The reading of this slim volume is something of a diversion, as I’m actually in the middle of some non-fiction at the moment – D.J. Taylor’s “Bright Young People”, which is turning out to be very absorbing. But after I read Booksnob’s lovely review of The Heir, I had a rummage in my tbr pile (which, in all honesty, is more of a to-be-read bookshelf…..) and found that it was about the only Vita Sackville-West book I didn’t own. As Hesperus have produced such a lovely edition, I didn’t take much persuading to hit the Internet for a reasonably priced copy!

“The Heir” tells the story of Peregrine Chase, a mild-mannered clerk from Wolverhampton, who inherits a beautiful house called Blackboys from his aunt. She, Phillida Chase, has hung onto her property and land for years against the advice of one of her solicitors, the rather unpleasant Mr. Nutley, and as there is very little in the way of funds, it is assumed by all that Mr. Chase will sell up to pay off the various mortgages and duties and take what money he can get.

But the story of Mr. Chase and Blackboys is not to be so simple. Despite the limitations of his nature, placed in the main upon him by his upbringing and surroundings in Wolverhampton, his heritage will out. He begins to connect with the house and its contents, with the land and its tenants, even with the family dog Thane. The butler, Fortune, is quite aware of the effect that Blackboys is having on Mr. Chase and there is a sense of continuity with the past growing on the heir.

But the house has to be sold, and the various professionals come in to make inventories and catalogues, while prospective purchase trample all over Mr. Chase’s solitude.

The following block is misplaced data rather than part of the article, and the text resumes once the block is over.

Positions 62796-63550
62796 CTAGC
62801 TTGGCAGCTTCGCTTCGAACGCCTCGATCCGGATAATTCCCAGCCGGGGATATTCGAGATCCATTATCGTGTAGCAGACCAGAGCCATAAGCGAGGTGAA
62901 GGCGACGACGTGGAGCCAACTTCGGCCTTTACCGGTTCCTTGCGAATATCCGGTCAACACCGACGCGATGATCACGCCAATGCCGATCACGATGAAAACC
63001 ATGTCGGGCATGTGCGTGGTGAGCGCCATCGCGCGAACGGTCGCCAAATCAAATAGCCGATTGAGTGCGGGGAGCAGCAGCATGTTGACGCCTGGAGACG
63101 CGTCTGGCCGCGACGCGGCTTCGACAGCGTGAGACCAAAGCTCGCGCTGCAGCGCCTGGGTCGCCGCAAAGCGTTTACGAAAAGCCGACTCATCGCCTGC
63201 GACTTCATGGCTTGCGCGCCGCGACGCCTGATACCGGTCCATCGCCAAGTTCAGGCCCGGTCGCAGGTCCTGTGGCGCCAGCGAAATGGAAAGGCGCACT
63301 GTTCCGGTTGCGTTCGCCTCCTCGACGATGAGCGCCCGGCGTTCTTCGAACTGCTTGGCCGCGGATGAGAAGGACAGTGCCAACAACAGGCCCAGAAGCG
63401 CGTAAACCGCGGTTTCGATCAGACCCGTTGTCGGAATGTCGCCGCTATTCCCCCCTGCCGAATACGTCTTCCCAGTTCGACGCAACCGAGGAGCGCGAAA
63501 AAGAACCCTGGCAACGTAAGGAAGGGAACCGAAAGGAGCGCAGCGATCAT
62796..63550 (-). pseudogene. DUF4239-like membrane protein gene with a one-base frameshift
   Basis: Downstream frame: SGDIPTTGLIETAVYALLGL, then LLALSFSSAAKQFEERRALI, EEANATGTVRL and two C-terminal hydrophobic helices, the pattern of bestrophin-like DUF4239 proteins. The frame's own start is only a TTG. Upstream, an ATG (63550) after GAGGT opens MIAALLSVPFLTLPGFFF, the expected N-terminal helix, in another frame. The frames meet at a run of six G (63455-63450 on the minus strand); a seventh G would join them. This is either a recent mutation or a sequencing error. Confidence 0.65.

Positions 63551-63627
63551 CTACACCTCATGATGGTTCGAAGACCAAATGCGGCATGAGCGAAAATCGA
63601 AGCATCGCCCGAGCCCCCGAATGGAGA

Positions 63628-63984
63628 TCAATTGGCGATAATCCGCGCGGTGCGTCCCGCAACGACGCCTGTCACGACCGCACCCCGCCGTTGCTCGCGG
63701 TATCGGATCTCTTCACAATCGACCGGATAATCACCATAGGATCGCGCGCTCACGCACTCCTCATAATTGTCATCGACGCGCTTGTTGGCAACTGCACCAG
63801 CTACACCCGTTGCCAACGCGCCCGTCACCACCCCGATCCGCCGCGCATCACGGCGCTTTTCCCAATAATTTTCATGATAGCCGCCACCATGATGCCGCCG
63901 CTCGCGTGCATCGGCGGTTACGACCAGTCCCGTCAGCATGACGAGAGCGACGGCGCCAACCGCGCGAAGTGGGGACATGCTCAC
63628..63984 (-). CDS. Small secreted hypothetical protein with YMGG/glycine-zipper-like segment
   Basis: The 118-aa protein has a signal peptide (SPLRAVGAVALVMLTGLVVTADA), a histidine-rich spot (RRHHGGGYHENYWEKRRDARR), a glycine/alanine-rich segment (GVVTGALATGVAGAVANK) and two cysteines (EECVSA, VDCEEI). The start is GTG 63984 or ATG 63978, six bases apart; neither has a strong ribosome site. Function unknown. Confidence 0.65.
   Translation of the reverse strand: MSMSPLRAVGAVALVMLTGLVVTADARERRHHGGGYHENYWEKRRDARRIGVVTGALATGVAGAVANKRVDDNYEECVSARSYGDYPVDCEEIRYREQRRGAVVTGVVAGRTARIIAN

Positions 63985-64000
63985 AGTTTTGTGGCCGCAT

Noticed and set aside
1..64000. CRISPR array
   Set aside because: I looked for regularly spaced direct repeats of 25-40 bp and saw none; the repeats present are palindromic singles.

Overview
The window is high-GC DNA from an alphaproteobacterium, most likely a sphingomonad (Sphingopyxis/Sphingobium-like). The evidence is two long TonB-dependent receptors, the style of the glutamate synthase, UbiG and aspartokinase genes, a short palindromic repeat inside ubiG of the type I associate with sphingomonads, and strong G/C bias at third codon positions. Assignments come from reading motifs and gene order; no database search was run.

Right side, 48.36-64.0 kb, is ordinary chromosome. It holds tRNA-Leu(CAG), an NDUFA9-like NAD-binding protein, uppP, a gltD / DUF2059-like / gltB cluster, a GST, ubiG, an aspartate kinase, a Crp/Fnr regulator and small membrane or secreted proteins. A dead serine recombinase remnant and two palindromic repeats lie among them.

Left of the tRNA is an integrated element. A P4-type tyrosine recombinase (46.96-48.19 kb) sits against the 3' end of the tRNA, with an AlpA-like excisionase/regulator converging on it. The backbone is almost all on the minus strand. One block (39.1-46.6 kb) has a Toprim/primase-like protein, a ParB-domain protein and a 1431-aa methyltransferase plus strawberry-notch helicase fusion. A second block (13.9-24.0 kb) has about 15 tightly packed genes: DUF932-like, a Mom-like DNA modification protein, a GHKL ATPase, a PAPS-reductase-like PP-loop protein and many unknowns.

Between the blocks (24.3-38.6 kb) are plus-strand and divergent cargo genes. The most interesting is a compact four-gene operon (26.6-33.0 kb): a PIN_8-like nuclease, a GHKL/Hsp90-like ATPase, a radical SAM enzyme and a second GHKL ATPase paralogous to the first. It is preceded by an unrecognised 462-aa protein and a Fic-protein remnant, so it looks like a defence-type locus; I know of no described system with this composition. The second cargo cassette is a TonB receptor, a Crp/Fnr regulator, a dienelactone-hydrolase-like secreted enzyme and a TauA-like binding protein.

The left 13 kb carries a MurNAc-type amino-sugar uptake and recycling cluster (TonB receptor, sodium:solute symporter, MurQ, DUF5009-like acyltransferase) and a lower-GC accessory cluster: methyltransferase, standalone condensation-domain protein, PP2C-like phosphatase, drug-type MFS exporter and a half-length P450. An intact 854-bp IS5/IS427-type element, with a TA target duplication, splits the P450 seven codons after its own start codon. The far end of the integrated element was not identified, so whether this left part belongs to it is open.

[Public domain], via Wikimedia Commons HTML

I won’t reveal the climax of the story because it’s actually quite nail-biting and I could hardly wait to find out how things would end. For a short volume this certainly packs a lot of punch! It’s a lovely read – Vita’s descriptive prose is absolutely gorgeous and she evokes beautifully the country evenings, the views from the house, the connection with the land that the farmers on the estate have. Some elements of the story are heartbreaking, like the tenant Mr. Jakes who will lose the cottage where he has always lived, and the flowers he tends with love and care. The appalling Mr. Nutley is an obvious philistine, bent only on the prestige of making a big sale and not caring if a beautiful wood might be chopped down to build rows of boxy houses. His partner, the aptly named Mr. Farebrother, is a much nicer kettle of fish and is justifiably happy with the resolution. As for Peregrine Chase, it’s a joy to watch him blossom in congenial surroundings and really connect with living rather than just existing. It’s quite significant that this story is subtitled “A Love Story”!

I feel rather ashamed that I’ve read so few of the Vita books I have and it certainly is bad that she’s more remembered for her love-affairs than her work. I guess being bracketed with Virginia Woolf is not going to do any writer any favours, but Vita’s writing is just lovely and I think I will have to go and have another dig in the tbr…